I am trying to design a dimmer circuit with the arduino and the lamp on a different power supply. This is my first time trying to design something using Eagle so go easy on me, but please feel free to critique my schematics =)
After a lot of research into the topic, I have a few questions that I hope you guys can help me with:
Do my circuits work? (First things first I guess)
Is my assumption correct that when using the second schematic, once the Arduino pin is low, the lamp is turned off, however not so when the first schematic is used?
How exactly is R1 and R2 calculated?
As far as I understand one does not need a fly-back diode for a lamp. However if you would like to install one in case the circuit is used for a motor, Is my assumption correct that it will be connected in parallel with the lamp?
Is it necessary to smooth the pwm out from the mosfet? Would it increase the life of the lamp? Similarily would that reduce the high frequency noise that some dimmed lamps make?
Is there anything else I should consider?
Mosfet IRF1010ZPBF: http://www.irf.com/product-info/datasheets/data/irf1010z.pdf
Optocoupler 4N35: http://www.vishay.com/docs/83717/83717.pdf
- Do my circuits work? (First things first I guess)
First one will, second on probably not as there is no active pull-down to turn off the MOSFET.
- Is my assumption correct that when using the second schematic, once the Arduino pin is low, the lamp is turned off, however not so when the first schematic is used?
Correct to a degree. In the first circuit the opto is acting like a logic inverter. If you change the wiring in your first circuit so that pin 2 of the opto wires to the Arduino pin 9 and the resistor wires to +5vdc then the inversion goes away (by double inversion) such that an Arduino low output turns off the lamp and a high turns on the lamp.
- How exactly is R1 and R2 calculated?
R1 determines the internal LED current, usually set to allow 10-20ma to flow. 1K should be fine. R2 sets the collector current of the opto's output transistor when the internal LED is on. This determined by the specific opto chip's datasheet, but is not too critical in this circuit, but might effect the speed of turning on and off the mosfet due to the R/C time constant of the mosfets gate capacitance and R2. I would lower it to 2k ohms myself and test.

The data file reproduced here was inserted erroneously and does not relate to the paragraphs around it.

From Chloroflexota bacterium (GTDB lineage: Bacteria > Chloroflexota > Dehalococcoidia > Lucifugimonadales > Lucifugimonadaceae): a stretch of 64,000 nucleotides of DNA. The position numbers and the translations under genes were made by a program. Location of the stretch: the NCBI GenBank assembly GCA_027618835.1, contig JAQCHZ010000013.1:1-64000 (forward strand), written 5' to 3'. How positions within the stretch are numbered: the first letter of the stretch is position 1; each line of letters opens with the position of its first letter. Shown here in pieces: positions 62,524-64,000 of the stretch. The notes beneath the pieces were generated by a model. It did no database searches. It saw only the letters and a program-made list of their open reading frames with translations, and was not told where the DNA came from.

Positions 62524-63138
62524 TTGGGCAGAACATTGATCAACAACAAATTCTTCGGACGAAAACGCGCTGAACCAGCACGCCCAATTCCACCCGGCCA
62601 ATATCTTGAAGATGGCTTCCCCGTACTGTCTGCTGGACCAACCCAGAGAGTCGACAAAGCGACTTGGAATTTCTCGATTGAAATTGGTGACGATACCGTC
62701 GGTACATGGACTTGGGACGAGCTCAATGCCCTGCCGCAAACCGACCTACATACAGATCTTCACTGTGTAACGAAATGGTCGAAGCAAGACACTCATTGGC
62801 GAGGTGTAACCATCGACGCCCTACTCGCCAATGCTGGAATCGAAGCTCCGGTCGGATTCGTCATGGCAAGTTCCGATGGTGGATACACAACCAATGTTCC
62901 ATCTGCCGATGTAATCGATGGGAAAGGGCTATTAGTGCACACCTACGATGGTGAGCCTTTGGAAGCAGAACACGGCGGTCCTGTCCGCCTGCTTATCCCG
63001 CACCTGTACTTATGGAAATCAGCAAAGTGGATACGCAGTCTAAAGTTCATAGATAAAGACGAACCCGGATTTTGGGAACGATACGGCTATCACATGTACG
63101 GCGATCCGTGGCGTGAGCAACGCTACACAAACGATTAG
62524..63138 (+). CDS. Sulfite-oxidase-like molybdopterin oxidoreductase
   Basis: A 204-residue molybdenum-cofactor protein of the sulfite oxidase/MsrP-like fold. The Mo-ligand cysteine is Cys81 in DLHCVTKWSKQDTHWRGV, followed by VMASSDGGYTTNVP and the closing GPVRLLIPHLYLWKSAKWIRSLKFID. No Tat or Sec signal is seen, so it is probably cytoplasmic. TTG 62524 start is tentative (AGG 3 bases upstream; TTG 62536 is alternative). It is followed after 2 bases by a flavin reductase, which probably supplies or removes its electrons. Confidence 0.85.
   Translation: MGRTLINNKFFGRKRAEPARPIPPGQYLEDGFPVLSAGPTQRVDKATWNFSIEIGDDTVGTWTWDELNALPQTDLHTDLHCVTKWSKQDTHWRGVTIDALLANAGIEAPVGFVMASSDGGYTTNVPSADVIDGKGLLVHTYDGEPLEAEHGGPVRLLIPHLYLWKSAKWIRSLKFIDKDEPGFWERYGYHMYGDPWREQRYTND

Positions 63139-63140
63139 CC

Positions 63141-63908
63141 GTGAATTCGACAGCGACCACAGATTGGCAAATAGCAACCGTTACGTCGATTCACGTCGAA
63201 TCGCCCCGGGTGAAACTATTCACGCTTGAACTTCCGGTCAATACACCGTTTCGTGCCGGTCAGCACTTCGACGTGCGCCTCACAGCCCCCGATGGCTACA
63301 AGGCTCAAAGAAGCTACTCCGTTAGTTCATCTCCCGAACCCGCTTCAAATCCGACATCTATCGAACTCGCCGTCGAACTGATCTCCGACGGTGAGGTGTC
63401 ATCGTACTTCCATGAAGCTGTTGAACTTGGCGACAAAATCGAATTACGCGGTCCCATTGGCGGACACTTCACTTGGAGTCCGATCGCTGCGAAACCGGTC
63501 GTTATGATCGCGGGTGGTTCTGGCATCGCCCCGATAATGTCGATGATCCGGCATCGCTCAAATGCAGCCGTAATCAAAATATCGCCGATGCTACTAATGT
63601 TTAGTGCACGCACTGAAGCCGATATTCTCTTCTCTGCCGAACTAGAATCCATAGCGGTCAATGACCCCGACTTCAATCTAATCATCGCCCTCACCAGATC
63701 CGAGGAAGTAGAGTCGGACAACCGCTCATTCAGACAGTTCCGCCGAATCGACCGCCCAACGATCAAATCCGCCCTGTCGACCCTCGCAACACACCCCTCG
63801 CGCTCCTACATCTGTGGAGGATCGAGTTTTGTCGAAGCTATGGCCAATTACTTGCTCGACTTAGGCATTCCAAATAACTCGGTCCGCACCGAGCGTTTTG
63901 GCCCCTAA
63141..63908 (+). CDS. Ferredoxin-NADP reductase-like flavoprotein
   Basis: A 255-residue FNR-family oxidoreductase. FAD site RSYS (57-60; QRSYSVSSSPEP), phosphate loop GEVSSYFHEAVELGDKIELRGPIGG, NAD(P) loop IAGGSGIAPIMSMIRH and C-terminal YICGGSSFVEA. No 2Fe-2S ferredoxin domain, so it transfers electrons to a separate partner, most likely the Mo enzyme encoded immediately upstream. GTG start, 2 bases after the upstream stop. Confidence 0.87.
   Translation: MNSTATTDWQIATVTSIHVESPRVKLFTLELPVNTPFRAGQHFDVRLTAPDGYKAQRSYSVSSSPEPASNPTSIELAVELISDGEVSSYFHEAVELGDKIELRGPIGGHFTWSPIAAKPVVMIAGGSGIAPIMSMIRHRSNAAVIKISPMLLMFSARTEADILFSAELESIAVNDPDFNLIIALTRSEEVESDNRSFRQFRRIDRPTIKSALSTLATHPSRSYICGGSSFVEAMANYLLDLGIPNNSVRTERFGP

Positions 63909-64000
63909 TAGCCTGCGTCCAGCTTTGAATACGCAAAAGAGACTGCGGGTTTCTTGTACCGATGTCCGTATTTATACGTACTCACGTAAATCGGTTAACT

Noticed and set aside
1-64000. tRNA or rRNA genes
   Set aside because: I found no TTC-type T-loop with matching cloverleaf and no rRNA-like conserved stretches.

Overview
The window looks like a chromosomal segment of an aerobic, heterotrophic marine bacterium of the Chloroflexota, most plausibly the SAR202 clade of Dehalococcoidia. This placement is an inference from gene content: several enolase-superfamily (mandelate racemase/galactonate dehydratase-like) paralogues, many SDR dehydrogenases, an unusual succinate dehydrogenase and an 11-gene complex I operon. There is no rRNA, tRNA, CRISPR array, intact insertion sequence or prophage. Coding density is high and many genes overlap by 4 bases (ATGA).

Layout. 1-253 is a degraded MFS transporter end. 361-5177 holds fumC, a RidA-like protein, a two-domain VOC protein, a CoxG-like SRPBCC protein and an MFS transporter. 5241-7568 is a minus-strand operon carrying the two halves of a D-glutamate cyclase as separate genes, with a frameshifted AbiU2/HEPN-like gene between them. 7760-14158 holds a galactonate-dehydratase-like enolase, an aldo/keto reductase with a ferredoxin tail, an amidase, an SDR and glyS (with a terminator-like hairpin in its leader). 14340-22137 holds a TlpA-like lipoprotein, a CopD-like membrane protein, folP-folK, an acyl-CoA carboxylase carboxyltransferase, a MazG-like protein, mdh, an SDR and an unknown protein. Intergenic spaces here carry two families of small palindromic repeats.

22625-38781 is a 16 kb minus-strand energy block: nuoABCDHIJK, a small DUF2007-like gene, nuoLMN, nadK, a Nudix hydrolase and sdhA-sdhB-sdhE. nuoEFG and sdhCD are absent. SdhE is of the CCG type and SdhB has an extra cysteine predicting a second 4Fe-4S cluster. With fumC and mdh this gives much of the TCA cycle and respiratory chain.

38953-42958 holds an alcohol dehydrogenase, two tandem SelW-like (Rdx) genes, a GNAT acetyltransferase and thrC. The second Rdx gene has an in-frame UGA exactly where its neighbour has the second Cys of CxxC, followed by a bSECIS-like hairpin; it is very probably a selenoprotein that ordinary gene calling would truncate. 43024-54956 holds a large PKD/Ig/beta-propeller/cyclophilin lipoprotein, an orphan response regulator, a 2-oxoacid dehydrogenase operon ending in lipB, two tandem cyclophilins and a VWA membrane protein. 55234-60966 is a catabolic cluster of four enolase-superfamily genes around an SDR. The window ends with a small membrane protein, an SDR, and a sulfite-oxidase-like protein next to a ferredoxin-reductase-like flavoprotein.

- As far as I understand one does not need a fly-back diode for a lamp. However if you would like to install one in case the circuit is used for a motor, Is my assumption correct that it will be connected in parallel with the lamp?
Yes, with the cathode side of the diode wired to the positive side of the lamp connection and the anode wired to the mosfet side of the lamp.
- Is it necessary to smooth the pwm out from the mosfet? Would it increase the life of the lamp? Similarily would that reduce the high frequency noise that some dimmed lamps make?
No, the main advantage of using a PWM signal is that the switching mosfet is either fully on or fully off at any given instant, therefore not having to dissipate any voltage drop so it runs much cooler. If you filter the pwm signal to the mosfet then it acts as a linear resistor and dissipates energy. Same effect on the lamp but less effiecent.
- Is there anything else I should consider?
Yes, your second circuit won't work reliably. To turn off the mosfet there must be a path to external power ground connection to discharge the gate of the mosfet and thus turn if off. In your second circuit when the opto turns off there is nothing to force the mosfet gate to turn off.
Thanks a lot!
Here's the final circuit in case anyone's interested:
This thread is being very useful to me.
I have mounted the circuit and it is working like a charm. I am using a STP40NF10L MOSFET and wired to a 36V power source.
First question: I guessed a 60K in R2 but not sure if this is the correct value (for 36VDC).
Second question: In this circuit, in the case of arduino is powered off or not connected at all, the MOSFET is powered on. How to make the MOSFET off by default? I guess that is by a pull-down resistor, but not sure about how to wire it.
Any help will be very welcome.
Thank you and best regards,
I guessed a 60K in R2 but not sure if this is the correct value (for 36VDC).
This is not very important the value you used will give you 1.6mA current through the opto transistor which is fine. How did you get a 60K resistor? I would have just used a 56K being the closest lowe standard value.
How to make the MOSFET off by default?
You can't with this circuit, a pull down resistor would not work. You would need another transistor between the opto and the existing transistor to invert the signal.
Thank you for your kindly reply.
The 60K has obtained by a 10k resistor in series with a 50k potentiometer. I used the pot to experiment with several values, but I noticed that this no matters in the circuit proposed.
I have found the solution for my previous questioning:
I modified the above circuit a bit by placing a 47K resistor before the pin 5 of the optocoupler (between vcc and pin 5) and used a 100k value for R3. Worked as intended! But... I noticed that the switching is slow. So, I changed the R3 to 10K. The switching is fast now, but I noticed a lot of heat in the MOSFET. What is the optimal value for R3 in order to gat a fast switching and low heat dissipation on the MOSFET?
Note: I am using 36VDC in the MOSFET circuit.
Thank you and best regards,